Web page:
To my mind, poets are the keenest observers of the human condition. They show us how to look, how to see both inwardly and outwardly and in doing so, teach us how to be nearer to ourselves and the natural world. They distill mysteries into something familiar. They are alchemists, tumblers, divining rods of discovery. They rub words together until a hidden truth finds its way into the open. A shard that no longer cuts, but is smoothed and polished until transformed into a poem. The verse itself is a rare pebble of salt-washed glass waiting on the shore for a reader’s hand to hold to the light and illuminate everything.
As a beachcomber, my eye is trained to ‘read’ shorelines, to consider what might be found in the flotsam and jetsam at wrack lines, to pay attention to tides, to know where to look after a storm. I applied this process of ‘reading’ to selected poems, and took them with me to a secret nook of Pacific shoreline near my home. Here, I read and re-read them over a number of days, listening and looking, jotting down notes on images, impressions, sounds, and textures as each ‘new shore’ revealed itself, line-by-line. My notes are a scattershot of connections to my life spent on the strand. Some images came quickly; others, took some time to surface from the deep.
For me, photography is another form of storytelling and I have been photographing combs and discoveries from around the world for nearly a decade. Each photograph serves as a visual diary of my scavenge and helps me pay attention to the light and texture of a day. I have an extensive body of work, so in an attempt to keep the process uncomplicated and to mimic combing a solitary stretch of beach, I selected 100 photographs to serve as a compilation of assorted finds from recent combs. As I reread each poem, I sifted through the collection until a natural pairing was found. Each pairing creates a diptych, a union of image and words, pixel and print, and thus an extension of both to create a new consideration of each.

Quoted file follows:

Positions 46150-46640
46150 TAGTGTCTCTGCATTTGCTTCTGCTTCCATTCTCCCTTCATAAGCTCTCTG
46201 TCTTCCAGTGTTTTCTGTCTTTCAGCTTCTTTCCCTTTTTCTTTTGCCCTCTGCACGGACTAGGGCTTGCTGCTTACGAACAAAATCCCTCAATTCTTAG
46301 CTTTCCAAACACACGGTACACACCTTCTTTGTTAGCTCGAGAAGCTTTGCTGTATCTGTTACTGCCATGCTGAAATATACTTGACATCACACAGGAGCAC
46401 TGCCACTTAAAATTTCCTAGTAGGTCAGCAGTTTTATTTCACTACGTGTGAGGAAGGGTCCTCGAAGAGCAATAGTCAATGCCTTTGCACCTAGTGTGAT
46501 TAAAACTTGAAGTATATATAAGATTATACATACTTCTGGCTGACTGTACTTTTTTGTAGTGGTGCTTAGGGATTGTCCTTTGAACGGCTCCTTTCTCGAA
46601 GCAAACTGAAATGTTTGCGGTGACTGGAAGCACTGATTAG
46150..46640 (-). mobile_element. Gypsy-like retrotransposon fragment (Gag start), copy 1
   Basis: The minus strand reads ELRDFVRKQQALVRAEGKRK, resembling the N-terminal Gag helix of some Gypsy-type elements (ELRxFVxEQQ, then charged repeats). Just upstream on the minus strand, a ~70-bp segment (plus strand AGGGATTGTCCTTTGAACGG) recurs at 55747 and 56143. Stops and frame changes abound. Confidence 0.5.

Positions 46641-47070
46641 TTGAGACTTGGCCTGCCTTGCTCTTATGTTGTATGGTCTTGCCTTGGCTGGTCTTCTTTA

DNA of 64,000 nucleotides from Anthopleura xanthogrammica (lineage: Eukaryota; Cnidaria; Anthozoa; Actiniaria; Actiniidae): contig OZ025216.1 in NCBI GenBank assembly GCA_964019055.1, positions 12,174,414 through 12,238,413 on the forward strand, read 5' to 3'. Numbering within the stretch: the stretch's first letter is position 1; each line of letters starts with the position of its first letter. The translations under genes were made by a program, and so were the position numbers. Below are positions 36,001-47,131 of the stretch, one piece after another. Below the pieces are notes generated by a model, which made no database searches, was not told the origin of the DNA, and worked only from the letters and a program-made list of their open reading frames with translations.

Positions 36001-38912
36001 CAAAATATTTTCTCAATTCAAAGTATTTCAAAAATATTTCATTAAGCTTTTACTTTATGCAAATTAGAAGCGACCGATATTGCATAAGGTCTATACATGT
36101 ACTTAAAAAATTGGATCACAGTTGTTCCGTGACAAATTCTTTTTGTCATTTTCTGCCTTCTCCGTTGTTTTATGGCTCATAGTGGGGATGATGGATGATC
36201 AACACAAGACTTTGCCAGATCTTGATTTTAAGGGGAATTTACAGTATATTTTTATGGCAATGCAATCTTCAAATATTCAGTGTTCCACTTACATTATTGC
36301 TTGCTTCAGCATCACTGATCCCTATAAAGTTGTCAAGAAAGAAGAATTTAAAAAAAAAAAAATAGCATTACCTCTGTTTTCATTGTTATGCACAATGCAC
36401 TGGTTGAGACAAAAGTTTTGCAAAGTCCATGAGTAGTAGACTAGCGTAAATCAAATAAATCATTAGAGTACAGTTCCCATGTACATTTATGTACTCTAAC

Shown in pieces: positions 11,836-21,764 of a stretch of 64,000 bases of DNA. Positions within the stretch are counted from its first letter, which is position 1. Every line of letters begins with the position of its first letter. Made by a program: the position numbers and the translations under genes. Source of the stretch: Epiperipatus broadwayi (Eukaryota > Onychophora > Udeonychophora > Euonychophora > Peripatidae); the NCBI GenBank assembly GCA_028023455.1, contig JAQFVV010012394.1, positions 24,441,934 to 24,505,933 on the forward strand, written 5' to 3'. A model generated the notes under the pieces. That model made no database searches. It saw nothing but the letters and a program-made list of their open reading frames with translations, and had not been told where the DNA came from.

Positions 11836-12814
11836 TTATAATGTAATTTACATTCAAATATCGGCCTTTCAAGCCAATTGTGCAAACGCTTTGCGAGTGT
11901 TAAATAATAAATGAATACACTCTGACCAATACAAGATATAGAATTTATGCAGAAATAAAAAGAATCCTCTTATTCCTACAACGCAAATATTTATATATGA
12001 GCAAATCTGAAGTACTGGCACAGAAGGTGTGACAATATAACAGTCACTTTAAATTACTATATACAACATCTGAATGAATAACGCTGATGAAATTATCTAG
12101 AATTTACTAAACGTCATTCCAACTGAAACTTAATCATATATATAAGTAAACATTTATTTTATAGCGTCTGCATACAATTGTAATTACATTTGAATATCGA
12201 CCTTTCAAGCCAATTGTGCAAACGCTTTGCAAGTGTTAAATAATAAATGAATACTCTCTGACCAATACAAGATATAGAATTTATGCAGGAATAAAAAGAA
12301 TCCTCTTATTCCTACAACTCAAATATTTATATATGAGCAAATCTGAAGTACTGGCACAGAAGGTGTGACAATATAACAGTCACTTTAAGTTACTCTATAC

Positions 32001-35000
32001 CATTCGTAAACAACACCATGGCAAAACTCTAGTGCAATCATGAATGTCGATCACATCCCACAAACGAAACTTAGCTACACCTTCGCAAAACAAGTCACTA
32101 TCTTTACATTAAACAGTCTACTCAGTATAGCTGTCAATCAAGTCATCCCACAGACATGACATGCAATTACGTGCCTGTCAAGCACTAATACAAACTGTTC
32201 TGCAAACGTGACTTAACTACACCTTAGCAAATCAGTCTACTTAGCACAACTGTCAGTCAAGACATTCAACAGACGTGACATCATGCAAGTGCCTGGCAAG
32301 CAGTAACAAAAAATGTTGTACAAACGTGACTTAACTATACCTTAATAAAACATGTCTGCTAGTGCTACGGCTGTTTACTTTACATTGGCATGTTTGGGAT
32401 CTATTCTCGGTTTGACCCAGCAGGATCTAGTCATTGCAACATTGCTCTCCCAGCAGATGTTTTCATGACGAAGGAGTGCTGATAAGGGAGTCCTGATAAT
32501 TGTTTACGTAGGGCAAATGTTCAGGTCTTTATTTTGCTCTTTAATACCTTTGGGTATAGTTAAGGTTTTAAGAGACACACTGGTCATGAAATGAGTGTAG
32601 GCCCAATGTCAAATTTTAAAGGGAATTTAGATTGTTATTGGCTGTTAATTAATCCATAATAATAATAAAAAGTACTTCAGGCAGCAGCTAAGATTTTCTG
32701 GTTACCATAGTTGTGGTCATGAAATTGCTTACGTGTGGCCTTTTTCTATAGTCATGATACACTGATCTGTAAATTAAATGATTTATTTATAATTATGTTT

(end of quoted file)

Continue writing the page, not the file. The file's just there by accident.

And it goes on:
Shelley Thomas is an award-winning teacher, writer, and artist. She has received international recognition for her contribution to ideas in education, and has worked with Greenpeace, the UN, and with schools throughout Europe, South and North America.
A professional artist and writer, her recent publications include animated illustrations and original art for Sarah McLachlan’s performance of “World on Fire” (2017 JUNO Awards), “Beautiful Girl” (2014 JUNO Awards) and essays “The Edible Student: Why We Eat Our Young in the Consumer Age” and “Lost Amid A Million Voices, Decoding and Mastering Multiple Literacies” (Dialogue).
A lifelong beachcomber, Thomas has a deep love and affinity for the ocean, its creatures, and their preservation. She actively combs the shores of the Great Lakes, the North Sea, Atlantic and Pacific Oceans where she scours tidelines for artifacts, fossils, flotsam, marine flora and fauna to photograph and research. Currently, she is completing work on a beachcombing memoir that covers a sabbatical year of treasure hunting on fabled shorelines around the world.
Thomas is a graduate of McGill University (MA), the University of Western Ontario (BA), and the University of Toronto (B.Ed). She is a native of Ontario, Canada where she served as Head of English at Ridley College before relocating to San Rafael, California where she lives with her surfer husband. Her favourite time to comb is just before sunrise, with the promise of a freshly laid beach, and a tide that begins to recede. Follow along at washed_up_artist on Instagram and Washed Up on Facebook.